But we are more concerned with the literary labours of this versatile and indefatigable genius. These, in the midst of his multifarious commercial and diplomatic concerns, he never intermitted. All the tiine the Review continued to give a brilliant support to the Ministry. The French expedition had lent a new interest to the affairs of Scotland, and Defoe advertised that, though he never intended to make the Review a newspaper, circumstances enabled him to furnish exceptionally correct intelligence from Scotland as well as sound and impartial opinions. The intelligence which he communicated was all with a purpose, and a good purpose the promotion of a better understanding between the united nations. He never had a better opportunity for preaching from his favourite text of Peace and Union, and he used it characteristically, championing the cause of the Scotch Presbyterians, asserting the firmness of their loyalty, smoothing over trading grievances by showing elaborately how both sides benefited from the arrangements of the Union, launching shafts in every direction at his favourite butts, and never missing a chance of exulting in his own superior wisdom. In what a posture would England have been now, he cried, if those wiseacres had been listened to, who were for trusting the defence of England solely to the militia and the fleet ! Would our fleet have kept the French from landing if Providence had pot interposed ? and if they had landed, would a militia, undermined by. disaffection, have been able to beat them back? The French king deserved a vote of thanks for opening the eyes of the nation against foolish advise's, and for helping it to heal internal divisions, Louis, poor gentleman, was much to be pitied, for his informers had evi. dently served him badly, and had led him to expect a greater amount

now

of support from disloyal factions than they had the will or the courage to expect.

During the electoral canvass, Defoe surpassed himself in the lively vigour of his advocacy of the Whig cause. “And now, gentlemen of England,” he began in the Review—as it went on he became more and more direct and familiar in his manner of addressing his readers-

we are a-going to choose Parliament men, I will tell you a story.” And he proceeded to tell how in a certain borough a great patron procured the election of a “shock dog” as its parliamentary representative. Money and ale, Defoe says, could do anything. “God knows I speak it with regret for you all and for your posterity, it is not an impossible thing to debauch this nation into a choice of thieves, knaves, devils, shock dogs, or anything comparatively speaking, by the power of various intoxications.” He spent several numbers of the Review in an ironical advise to the electors to choose Tories, showing with all his skill “the mighty and prevailing reason why we should have a Tory Parliament.” O gentlemen,” he cried, “if we have any mind to buy some more experience, be sure and choose Tories.” “We want a little instruction, we want to go to school to knaves and fools." Afterwards, dropping this thin mask, he declared that among the electors only “the drunken, the debauched, the swearing, the persecuting” would vote for the High-fliers. “The grave, the sober, the thinking, the prudent,” would vote for the Whigs. "A House of Tories is a House of Devils.” “If ever we have a Tory Parliament, the nation is undone.” In his Appeal to Honour and Justice Defoe explained, that while he was serving Godolphin, “being resolved to remove all possible ground of sus. picion that he kept any secret correspondence, he never visited, or wrote to, or any way corresponded with his principal benefactor for above three years.” Seeing that Harley was at that time the leader of the party which Defoe was denouncing with such spirit, it would have been strange indeed if there had been much intercourse between them.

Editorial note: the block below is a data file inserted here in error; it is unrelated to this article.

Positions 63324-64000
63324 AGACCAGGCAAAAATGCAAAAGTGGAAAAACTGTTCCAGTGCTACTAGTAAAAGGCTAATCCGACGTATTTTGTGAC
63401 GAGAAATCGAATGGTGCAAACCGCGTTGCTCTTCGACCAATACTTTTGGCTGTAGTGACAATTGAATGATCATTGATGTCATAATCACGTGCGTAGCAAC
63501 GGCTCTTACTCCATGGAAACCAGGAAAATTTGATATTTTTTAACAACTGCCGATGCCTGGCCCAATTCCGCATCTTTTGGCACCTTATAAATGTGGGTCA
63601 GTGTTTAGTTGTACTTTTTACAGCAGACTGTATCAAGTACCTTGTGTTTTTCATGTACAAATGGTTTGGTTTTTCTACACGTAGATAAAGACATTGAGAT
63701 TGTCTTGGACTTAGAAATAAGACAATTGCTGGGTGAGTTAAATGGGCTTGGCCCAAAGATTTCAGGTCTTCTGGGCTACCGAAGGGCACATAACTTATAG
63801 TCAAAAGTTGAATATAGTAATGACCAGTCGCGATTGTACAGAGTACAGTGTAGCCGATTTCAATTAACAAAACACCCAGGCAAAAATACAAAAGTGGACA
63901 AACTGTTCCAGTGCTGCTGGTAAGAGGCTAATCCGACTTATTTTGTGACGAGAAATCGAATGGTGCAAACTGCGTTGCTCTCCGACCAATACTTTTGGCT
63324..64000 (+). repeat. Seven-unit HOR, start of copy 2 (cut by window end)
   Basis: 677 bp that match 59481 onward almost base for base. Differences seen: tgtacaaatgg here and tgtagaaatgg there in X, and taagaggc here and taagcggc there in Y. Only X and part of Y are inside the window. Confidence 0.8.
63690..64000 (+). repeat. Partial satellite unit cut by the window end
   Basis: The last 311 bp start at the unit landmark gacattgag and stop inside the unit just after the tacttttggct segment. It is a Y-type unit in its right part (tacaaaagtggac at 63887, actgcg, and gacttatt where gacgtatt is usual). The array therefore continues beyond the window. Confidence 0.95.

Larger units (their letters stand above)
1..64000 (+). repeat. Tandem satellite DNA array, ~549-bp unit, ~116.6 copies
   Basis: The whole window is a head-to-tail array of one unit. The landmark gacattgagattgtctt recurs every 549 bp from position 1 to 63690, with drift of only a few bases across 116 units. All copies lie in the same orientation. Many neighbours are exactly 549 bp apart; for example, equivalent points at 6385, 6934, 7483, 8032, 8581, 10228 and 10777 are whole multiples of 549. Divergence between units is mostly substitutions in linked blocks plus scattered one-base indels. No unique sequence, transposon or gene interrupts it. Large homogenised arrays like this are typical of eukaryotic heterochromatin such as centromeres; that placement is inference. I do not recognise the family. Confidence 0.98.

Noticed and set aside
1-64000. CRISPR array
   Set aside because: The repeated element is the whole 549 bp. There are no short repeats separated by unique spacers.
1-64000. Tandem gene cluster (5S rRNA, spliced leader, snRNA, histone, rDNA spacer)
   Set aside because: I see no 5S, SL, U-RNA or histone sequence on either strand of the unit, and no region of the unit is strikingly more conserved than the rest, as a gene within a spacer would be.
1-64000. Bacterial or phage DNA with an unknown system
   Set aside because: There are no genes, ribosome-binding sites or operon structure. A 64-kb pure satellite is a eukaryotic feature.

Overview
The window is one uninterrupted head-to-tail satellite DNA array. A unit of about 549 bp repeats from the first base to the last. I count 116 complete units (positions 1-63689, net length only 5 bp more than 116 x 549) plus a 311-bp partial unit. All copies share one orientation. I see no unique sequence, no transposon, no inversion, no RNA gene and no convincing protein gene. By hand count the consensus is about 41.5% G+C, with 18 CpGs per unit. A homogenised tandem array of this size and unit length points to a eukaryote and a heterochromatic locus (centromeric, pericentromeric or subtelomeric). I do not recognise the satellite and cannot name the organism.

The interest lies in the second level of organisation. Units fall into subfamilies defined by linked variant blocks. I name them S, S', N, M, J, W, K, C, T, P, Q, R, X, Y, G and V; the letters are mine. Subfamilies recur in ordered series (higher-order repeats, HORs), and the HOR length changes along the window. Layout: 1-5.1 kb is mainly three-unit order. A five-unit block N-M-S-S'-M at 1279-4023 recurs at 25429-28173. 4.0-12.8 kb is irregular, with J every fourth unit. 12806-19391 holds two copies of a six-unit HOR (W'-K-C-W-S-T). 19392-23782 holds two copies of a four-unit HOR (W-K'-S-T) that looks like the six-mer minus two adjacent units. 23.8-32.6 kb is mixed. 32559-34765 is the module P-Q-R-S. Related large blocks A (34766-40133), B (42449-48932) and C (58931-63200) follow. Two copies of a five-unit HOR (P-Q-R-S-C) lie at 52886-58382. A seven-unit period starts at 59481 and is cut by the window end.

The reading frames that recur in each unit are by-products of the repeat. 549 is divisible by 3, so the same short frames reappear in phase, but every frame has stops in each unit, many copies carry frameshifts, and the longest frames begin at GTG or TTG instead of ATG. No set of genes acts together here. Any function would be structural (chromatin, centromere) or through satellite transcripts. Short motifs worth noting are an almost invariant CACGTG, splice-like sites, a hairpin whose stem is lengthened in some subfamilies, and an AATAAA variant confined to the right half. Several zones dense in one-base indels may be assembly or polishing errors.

Though regarded after his fall from office as the natural leader of the Tory party, Harley was a very reserved politician, who kept his own counsel, used instruments of many shapes and sizes, steered clear of entangling engagements, and left himself free to take advantage of various opportunities. To wage war against the Ministry was the work of more ardent partisans. He stood by and waited while Bolingbroke and Rochester and their allies in the press cried out that the Government was now in the hands of the enemies of the Church, accused the Whigs of protracting the war to fill their own pockets with the plunder of the Sapplies, and called upon the nation to put an end to their jobbery and mismanagement. The victory of Ouden. arde in the summer of 1708 gave them a new handle. • What is the good,” they cried, “ of these glorious victories, if they do not bring